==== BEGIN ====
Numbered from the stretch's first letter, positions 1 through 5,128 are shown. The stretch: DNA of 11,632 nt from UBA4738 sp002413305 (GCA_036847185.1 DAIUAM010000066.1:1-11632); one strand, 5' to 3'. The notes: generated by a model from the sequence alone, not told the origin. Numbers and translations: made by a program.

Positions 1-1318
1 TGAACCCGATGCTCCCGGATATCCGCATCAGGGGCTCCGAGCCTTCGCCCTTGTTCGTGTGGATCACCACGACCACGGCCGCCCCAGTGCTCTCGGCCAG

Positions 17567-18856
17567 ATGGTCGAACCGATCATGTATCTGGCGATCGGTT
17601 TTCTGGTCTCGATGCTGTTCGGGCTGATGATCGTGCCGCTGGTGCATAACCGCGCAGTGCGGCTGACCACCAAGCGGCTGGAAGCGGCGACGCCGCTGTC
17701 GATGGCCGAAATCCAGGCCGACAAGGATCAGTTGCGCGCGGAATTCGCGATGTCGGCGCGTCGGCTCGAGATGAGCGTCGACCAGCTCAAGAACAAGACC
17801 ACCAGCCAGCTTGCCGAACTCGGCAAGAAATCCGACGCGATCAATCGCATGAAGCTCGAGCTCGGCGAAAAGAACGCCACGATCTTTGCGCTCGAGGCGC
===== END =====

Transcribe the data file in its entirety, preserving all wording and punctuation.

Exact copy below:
Numbered from the stretch's first letter, positions 1 through 5,128 are shown. The stretch: DNA of 11,632 nt from UBA4738 sp002413305 (GCA_036847185.1 DAIUAM010000066.1:1-11632); one strand, 5' to 3'. The notes: generated by a model from the sequence alone, not told the origin. Numbers and translations: made by a program.

Positions 1-1318
1 TGAACCCGATGCTCCCGGATATCCGCATCAGGGGCTCCGAGCCTTCGCCCTTGTTCGTGTGGATCACCACGACCACGGCCGCCCCAGTGCTCTCGGCCAG

Positions 17567-18856
17567 ATGGTCGAACCGATCATGTATCTGGCGATCGGTT
17601 TTCTGGTCTCGATGCTGTTCGGGCTGATGATCGTGCCGCTGGTGCATAACCGCGCAGTGCGGCTGACCACCAAGCGGCTGGAAGCGGCGACGCCGCTGTC
17701 GATGGCCGAAATCCAGGCCGACAAGGATCAGTTGCGCGCGGAATTCGCGATGTCGGCGCGTCGGCTCGAGATGAGCGTCGACCAGCTCAAGAACAAGACC
17801 ACCAGCCAGCTTGCCGAACTCGGCAAGAAATCCGACGCGATCAATCGCATGAAGCTCGAGCTCGGCGAAAAGAACGCCACGATCTTTGCGCTCGAGGCGC